When you weigh up to 4,500 pounds and have plenty of attitude, you have very little to fear from a safari jeep! The hippopotamuses in this clip are quite happy to graze and wallow in the vicinity of some tourists. It’s only the baby hippo that is paying any attention to the visiting humans. Scroll down to see the full impressive footage and get a close-up view of these magnificent creatures.
Do Hippos Normally Live in Water?
The hippos in this footage are spending a lot of time in and around the water. It’s perfectly normal for a hippo to spend the day submerged in deep water. They may only have their eyes and nostrils above the surface. Others like to bask in the sun or on sandbars but these will also be very close to the water. If hippos are startled, you can often see them submerging completely with only the top of their head showing. After several minutes, they resurface to check that the danger has gone.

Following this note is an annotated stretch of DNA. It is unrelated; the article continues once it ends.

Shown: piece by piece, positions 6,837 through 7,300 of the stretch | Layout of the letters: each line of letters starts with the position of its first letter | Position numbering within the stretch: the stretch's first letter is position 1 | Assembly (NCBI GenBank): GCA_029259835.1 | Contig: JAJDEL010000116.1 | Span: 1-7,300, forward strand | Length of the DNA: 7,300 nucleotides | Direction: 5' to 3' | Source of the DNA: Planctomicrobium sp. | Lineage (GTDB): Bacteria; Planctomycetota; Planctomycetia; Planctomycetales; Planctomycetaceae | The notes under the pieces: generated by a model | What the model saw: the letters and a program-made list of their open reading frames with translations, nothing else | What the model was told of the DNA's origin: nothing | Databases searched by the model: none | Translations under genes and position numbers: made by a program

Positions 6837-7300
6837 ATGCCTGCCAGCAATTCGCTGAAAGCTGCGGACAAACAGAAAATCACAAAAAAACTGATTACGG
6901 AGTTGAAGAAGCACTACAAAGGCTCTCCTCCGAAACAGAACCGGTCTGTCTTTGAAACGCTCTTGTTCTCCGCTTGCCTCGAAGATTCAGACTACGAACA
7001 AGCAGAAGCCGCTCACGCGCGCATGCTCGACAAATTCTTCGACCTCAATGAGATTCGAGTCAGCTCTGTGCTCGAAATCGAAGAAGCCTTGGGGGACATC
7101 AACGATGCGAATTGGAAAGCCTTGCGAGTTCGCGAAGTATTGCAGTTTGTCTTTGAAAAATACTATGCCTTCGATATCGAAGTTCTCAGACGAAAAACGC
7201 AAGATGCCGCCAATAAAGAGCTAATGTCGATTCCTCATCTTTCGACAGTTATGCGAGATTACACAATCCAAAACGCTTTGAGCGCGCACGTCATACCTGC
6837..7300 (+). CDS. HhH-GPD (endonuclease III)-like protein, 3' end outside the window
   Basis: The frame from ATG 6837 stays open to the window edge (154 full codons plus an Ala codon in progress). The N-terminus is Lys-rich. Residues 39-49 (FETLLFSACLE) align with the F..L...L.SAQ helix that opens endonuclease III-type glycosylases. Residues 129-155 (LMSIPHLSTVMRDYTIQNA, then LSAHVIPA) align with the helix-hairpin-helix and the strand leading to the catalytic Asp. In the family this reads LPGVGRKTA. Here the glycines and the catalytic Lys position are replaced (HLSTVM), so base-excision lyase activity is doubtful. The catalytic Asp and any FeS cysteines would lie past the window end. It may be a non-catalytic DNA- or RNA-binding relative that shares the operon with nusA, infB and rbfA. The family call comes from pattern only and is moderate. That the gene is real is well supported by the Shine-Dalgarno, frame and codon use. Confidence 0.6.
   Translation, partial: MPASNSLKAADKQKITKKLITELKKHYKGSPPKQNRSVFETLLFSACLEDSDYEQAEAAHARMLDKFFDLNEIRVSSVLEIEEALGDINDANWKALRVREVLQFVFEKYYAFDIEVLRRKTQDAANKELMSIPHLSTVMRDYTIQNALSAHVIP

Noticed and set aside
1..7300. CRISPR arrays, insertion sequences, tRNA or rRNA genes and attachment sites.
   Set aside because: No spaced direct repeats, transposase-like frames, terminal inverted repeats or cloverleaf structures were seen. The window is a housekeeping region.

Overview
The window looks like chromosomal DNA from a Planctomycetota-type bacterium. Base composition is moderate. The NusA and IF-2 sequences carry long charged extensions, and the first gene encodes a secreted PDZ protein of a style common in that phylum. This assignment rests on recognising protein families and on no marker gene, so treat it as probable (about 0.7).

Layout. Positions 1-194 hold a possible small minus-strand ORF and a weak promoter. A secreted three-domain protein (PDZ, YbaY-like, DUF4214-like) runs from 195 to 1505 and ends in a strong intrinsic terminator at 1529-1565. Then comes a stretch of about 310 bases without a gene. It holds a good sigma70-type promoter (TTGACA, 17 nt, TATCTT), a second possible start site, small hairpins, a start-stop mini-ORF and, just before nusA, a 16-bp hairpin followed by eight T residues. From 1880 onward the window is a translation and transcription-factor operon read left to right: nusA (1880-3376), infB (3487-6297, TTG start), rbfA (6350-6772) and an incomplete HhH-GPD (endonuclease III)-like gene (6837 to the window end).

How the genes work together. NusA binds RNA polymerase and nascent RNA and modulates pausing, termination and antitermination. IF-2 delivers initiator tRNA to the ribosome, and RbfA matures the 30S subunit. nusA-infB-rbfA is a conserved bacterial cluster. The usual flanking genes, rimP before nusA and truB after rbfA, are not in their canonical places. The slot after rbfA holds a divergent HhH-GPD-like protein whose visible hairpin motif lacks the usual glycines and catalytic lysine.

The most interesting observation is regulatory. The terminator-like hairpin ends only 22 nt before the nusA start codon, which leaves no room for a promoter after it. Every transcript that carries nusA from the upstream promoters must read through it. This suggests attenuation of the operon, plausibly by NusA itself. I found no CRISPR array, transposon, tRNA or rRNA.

Water is extremely important in the life of a hippopotamus. If the river or watering hole dries up, they will migrate up to 30 miles to find a new one. Before dark, the hippos leave the water and move to grazing ground. Here they can spend around five hours eating and may take a nap while they are there.
Do Hippos Normally Live in Groups?
In this clip, the hippos seem to be quite laid-back about the presence of other hippos. Whilst they don’t live in formal, organized groups, hippos are gregarious and are happy to spend time with others. We get a glimpse of the basic social unit in this clip – which is a cow with her calf. A female can be accompanied by up to four successive offspring. She is also willing to put up with other hippos that are not related to her but only if they are young.
A hippo herd normally comprises between 10 and 15 individuals but groups of over 100 have been spotted.
How Many Babies Does a Hippopotamus Have?
Here we see a Mom hippo who seems to be accompanied by just one calf. Hippos give birth to just one calf – there are reports of twins but these are rare. She gives birth either in shallow water or on land. Hippo mothers are very protective of their calves, Unlike adults, can be targeted by Nile crocodiles, hyenas, and lions!
Watch the Impressive Clip Below
The photo featured at the top of this post is © Nick Greaves/Shutterstock.com
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